Schwartz, Christian Friedrich - Founder
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Born at Sonnenburg, Prussia, Schwartz was trained in Halle like his predecessor Benjamin Schultze, was ordained in Copenhagen in 1749, and arrived in India in 1750. He served for 11 years at Tranquebar, where he mastered Tamil, Portuguese, and English. In 1762 he followed some Indian converts to Tiruchirapalli, an important fort-town ruled by the nawab (prince) of Arcot, where he ministered not only to Indian Christians of the Tranquebar mission but also to Hindus and soldiers of the English garrison. He learned Urdu in order to converse with Muslims, in particular, the representatives of the ruling prince. Visitors reported that he did the work of several missionaries.
Along with his untiring zeal as an evangelist and his deep understanding of Indian character, Schwartz displayed a saintly disposition and integrity that go far to account for his extraordinary influence. It has been rightly said that “he retrieved the character of Europeans from imputations of general depravity.” His ecumenical spirit, which led him to accept an appointment as chaplain to the British community in Tiruchirapalli, was another important factor. But he never neglected his duties as a missionary to non-Christians or abandoned his loyalty as a Lutheran.
Another remarkable aspect of Schwartz’s ministry was his involvement in politics. After he had moved to the town of Tanjore, he quickly gained the confidence of the Hindu rajah, who on his deathbed appointed Schwartz guardian and trustee of his young heir. Although Schwartz declined, he later assisted the young prince. He also tried to be of use to the British, who on one occasion sent him as a special envoy of peace to Haider Ali, the despot of Mysore. Schwartz returned with respect for the Muslim ruler but complained of the insincerity and avarice of the British.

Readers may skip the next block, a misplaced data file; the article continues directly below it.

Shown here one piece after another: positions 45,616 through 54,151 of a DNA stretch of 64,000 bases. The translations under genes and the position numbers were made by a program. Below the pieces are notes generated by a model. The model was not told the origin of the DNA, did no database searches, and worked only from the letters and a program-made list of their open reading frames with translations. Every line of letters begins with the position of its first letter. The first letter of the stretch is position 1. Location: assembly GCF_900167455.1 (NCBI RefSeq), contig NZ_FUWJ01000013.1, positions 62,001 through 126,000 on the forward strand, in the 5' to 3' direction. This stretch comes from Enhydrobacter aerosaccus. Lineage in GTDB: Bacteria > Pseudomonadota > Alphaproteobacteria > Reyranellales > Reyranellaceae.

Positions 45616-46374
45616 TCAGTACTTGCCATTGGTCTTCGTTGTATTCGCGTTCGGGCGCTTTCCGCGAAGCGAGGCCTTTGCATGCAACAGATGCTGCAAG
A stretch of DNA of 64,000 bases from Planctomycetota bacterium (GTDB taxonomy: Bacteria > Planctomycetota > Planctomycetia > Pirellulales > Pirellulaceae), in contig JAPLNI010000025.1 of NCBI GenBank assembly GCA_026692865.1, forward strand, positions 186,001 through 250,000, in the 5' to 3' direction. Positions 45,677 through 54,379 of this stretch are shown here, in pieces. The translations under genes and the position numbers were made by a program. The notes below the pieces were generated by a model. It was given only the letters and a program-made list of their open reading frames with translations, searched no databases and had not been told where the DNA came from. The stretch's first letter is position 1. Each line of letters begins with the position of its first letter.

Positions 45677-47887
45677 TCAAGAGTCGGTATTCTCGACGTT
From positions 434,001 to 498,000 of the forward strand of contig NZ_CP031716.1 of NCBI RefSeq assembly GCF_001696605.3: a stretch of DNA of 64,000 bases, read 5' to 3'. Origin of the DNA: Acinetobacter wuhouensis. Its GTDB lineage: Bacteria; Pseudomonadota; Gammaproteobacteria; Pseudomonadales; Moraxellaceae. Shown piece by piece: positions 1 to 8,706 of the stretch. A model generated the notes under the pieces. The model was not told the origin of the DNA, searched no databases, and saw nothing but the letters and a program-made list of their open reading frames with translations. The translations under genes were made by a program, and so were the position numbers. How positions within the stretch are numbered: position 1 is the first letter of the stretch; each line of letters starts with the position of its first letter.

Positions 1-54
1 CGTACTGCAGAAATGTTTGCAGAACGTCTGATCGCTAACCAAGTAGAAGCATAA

Finally, Schwartz contributed significantly to the strengthening of an indigenous church in India. He made every effort to find and train young Indians for the ministry, often supporting them from his own pocket. He also encouraged the spontaneous expansion of small groups of Christians, such as those discovered during a visit to Palamcottah in 1778, the nucleus of what later became the large and vigorous Tinnevelly church. He was also responsible for the education of Vedanayagam, son of a catechist who trained under Schwartz; Vedanayagam was to become one of the greatest Tamil poets and hymn composers. Schwartz died in Tanjore.
Hans-Werner Gensichen, “Schwartz, Christian Friedrich,” in Biographical Dictionary of Christian Missions, ed. Gerald H. Anderson (New York: Macmillan Reference USA, 1998), 606-607.
This article is reprinted from Biographical Dictionary of Christian Missions, Macmillan Reference USA, copyright © 1998 Gerald H. Anderson, by permission of Macmillan Reference USA, New York, NY. All rights reserved.